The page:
Find the September - October Parish Magazine online here
From the Associate Vicar Revd. Dr. Harriet Every
Perhaps by the time you read this, September will have brought with it monsoon-like rains and the parched earth will be turning to mud, the rivers and reservoirs will be filling, and the fields will be turning green once more. But, as I write the long hot summer continues – the temperatures are high, the skies are blue, clouds are few and far between, the fields are brown, the grass is like dry stubble, and the rivers are as low as I have known them. Good weather for holidays and trips to the beach, but not so good for farmers and gardeners!
People are drawing comparisons with the summer of 1976 - that was my first summer at university, and I relished the sunshine and the lazy summer days through a long vacation. Then too, drought was a major problem, and we were all urged to conserve water: By the end of August things were getting desperate, the standpipes came out, and the Bishops’ urged us all to pray for rain! Those prayers were answered so effectively that, by the beginning of October people were saying, "Thank you, but can you ask Him to stop now please?"
The Summer of 1976 was indeed exceptionally hot and dry in England, but not in the rest of Europe and certainly not across the rest of the world. It is that which makes this year's hot weather more worrying, we are not alone in breaking temperature records. France and our other continental neighbours are also sweltering, and glaciers and arctic sea ice are melting across the northern hemisphere. Here in Britain, we are fortunate to live in a temperate region and our climate is moderated by the Atlantic Ocean and the seas that lap at our shores, and for that reason it has been easy for us to put concerns about climate change to the back of our minds. Other parts of the world are not so lucky.
At the end of July, I attended the USPG (United Society Partners in the Gospel) annual conference. This was the first in person conference for three years and brought together people from all over the world. Discussions about climate change have a different tone and a much greater sense of urgency when you are talking to people who are already suffering the consequences. We hear about rising sea levels, but low-lying Bangladesh is already losing land and vital farmland is losing its fertility as it is contaminated with salt. We hear about increasing volatility in the weather and fiercer storms but cyclones that hit the shores of Mozambique are destroying communities and farms and displacing thousands of people. When you talk to people who come from these places and hear their stories then you truly feel something of the sense of urgency that they feel and become impatient with the greed of companies whose actions are exacerbating the problem and the inertia of governments that fail to act to protect our environment.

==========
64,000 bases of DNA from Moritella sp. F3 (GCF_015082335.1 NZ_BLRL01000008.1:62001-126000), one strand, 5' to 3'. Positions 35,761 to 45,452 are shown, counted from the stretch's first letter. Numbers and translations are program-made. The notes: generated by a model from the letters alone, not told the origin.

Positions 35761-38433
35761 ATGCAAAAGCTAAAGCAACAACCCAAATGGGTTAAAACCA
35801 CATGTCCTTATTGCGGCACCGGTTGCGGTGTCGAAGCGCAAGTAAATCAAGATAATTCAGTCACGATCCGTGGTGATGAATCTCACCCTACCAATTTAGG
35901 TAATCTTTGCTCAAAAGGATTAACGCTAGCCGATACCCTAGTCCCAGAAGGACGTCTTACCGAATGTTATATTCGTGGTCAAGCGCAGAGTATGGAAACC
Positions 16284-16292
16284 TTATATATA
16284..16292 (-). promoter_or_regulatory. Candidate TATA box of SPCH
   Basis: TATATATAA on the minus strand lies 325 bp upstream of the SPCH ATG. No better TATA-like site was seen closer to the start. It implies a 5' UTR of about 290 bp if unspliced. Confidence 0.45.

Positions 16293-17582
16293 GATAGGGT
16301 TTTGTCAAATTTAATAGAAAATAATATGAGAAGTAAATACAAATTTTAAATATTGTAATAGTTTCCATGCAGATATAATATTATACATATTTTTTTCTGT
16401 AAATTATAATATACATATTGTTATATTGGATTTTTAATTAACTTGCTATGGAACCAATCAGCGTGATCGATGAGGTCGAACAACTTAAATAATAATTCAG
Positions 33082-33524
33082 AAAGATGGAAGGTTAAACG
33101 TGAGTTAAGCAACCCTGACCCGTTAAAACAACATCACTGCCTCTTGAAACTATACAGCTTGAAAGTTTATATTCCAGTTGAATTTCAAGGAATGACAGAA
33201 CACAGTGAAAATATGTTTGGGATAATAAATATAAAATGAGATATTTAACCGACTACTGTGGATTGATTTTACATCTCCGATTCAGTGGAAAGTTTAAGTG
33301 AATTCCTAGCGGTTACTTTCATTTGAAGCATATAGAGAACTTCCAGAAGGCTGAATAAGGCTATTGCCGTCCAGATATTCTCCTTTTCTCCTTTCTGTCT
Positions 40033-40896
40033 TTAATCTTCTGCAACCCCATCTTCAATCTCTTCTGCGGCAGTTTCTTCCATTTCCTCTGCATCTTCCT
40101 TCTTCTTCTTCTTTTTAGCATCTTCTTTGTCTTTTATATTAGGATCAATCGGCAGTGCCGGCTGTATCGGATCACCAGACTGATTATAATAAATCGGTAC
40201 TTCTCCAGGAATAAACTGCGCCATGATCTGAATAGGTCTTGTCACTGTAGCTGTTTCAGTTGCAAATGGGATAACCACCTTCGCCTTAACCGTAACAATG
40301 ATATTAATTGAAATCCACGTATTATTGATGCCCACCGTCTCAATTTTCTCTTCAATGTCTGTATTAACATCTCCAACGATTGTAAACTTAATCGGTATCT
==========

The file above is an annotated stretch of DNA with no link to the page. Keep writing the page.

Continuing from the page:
As we enter September; we will, once again, be marking the Season of Creation and celebrating our forests and rivers, our wildernesses and our wildlife. After this long hot summer, it is perhaps appropriate that the symbol chosen for this year's Season of Creation is the burning bush encountered by Moses in the wilderness, and, in a time of world heating, we are urged to listen to the voice of the Earth and learn to live in harmony with her:
As John O'Donohue wrote:
Let us ask forgiveness of the earth
For all our sins against her:
For our violence and poisonings
Of her beauty.
Let us remember within us
The ancient clay,
Holding the memory of seasons,
The passion of the wind,
The fluency of water,
The warmth of fire,
The quiver-touch of the sun
And the shadowed sureness of the moon.
That we might awaken
To live to the full
The dream of the earth.